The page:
When you’ve driven at Le Mans and Goodwood in the same month, you know you’ve had a potentially fun period.
The Le Mans circuit played host to Round 7 of the Porsche Carrera Cup championship, as a support act to the main 24-hour race. I’d never even been to Le Mans before, and had heard great things. So, to have gone there for my first time and raced on the iconic circuit, was a cool experience. I can honestly say that I was not let down by the event. I talked it up as the ‘World Cup’ event of Motor Racing, and it lived up to the hype. As soon as we got to Le Mans, the first thing we did was to cycle the circuit. Half the circuit was still being used as the main road, so it was actually a bit scary cycling down a really busy main road, dodging in and out of traffic to try and work out how the chicanes worked. But thankfully, we made it round without any issues and I was able to view the 16km track first hand before practice.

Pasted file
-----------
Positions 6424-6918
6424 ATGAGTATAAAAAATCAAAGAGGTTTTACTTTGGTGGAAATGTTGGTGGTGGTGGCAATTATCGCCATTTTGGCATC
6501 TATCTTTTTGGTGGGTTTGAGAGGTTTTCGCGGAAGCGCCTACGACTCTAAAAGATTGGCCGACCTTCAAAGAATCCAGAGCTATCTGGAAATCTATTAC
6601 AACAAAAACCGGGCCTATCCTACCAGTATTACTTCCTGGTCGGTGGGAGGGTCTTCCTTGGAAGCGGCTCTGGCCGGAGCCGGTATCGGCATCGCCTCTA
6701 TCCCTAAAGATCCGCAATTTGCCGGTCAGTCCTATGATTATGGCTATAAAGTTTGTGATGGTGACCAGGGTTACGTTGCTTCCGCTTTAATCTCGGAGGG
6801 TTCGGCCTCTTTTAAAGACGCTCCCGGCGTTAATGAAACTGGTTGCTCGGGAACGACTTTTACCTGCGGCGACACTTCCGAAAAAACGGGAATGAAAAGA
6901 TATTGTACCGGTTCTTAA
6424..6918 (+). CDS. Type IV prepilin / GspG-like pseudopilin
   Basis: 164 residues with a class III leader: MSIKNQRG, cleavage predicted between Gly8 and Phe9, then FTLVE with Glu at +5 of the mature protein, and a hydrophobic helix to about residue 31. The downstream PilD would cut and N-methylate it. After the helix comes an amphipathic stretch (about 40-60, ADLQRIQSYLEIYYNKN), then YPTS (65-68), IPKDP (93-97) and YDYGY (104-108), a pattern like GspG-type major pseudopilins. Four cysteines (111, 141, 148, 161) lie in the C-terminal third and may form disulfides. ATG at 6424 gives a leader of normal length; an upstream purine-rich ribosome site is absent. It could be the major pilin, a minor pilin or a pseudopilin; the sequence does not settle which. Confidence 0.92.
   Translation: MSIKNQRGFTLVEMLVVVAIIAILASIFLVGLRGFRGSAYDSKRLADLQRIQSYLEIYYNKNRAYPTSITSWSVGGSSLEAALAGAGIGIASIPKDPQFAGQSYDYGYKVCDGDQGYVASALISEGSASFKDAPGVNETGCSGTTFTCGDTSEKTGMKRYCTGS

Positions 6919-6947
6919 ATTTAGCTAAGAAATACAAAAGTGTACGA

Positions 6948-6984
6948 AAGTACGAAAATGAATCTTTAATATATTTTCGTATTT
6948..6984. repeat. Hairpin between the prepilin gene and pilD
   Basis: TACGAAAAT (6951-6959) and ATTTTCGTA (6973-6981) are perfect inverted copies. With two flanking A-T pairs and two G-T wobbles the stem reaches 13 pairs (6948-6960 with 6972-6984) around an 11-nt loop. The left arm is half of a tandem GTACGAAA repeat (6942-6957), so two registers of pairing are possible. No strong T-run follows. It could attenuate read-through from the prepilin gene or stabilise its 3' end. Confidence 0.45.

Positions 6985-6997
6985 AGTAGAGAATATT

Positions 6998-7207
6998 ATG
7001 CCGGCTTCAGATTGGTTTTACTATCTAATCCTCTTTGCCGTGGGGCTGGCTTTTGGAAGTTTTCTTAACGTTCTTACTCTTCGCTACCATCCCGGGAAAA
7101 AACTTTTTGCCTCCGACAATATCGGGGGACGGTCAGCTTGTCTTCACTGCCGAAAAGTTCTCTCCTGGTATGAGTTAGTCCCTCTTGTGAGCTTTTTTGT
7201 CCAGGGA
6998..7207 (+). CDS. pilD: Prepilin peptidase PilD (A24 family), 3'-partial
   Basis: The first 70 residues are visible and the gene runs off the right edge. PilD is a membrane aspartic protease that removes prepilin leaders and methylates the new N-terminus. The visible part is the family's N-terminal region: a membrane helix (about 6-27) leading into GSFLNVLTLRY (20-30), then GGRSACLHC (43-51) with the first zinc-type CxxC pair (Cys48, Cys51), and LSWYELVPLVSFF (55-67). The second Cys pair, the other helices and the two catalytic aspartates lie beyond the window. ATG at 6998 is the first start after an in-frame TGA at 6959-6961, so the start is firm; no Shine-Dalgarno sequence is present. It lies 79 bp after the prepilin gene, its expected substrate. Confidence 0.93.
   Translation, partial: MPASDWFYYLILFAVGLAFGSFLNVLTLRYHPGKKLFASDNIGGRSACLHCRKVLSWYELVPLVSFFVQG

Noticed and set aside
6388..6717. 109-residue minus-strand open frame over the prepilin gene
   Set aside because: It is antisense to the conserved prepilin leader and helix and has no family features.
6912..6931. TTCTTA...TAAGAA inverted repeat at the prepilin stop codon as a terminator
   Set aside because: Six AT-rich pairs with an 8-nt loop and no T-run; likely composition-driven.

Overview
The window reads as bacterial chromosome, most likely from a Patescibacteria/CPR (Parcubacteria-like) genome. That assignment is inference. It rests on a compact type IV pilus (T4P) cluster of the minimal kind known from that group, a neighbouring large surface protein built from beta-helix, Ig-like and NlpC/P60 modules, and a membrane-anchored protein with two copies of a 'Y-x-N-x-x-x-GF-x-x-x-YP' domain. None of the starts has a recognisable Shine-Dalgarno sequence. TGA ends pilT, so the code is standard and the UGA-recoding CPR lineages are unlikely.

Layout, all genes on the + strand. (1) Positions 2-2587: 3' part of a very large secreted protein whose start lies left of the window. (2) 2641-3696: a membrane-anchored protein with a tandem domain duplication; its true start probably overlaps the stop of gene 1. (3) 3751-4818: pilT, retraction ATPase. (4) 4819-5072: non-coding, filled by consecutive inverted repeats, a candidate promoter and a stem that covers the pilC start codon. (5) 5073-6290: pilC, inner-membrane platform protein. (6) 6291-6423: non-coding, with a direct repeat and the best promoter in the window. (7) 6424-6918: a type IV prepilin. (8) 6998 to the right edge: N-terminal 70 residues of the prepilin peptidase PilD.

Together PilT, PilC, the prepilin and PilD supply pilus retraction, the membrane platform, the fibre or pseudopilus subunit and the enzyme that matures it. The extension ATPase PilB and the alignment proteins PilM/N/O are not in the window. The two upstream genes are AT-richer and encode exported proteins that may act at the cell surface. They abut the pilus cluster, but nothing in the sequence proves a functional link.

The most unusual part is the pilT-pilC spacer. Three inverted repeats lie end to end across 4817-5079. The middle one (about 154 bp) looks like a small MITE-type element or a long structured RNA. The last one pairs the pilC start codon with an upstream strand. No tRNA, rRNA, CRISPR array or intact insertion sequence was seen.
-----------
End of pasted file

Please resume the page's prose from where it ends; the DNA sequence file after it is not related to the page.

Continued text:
When you're going to a new circuit before, and you know you've only got two practice sessions to learn the circuit, you have to do everything you can to get the small advantages before you get into the car. Cycling and walking the circuit gave me a really good insight into the size of the curbs, the type of rubber down on the ground, the level of cambers and also to start to pick out braking points and references on the circuits.
Wednesday I spent the day preparing, watching onboard videos of the circuit and talking to my JTR team boss Nick Tandy. Thursday was a practice and qualifying day all packed into one. Thankfully, I had a good day and learned the circuit and everything really fast. The car felt good from the first laps, and I was able to turn some good laps, going fastest in practice and qualifying 2nd on the grid, only 0.016 seconds off pole. My time to pole was basically who ate an extra kidney bean for lunch/who managed to squeeze out a quick fart on the lead up to the line.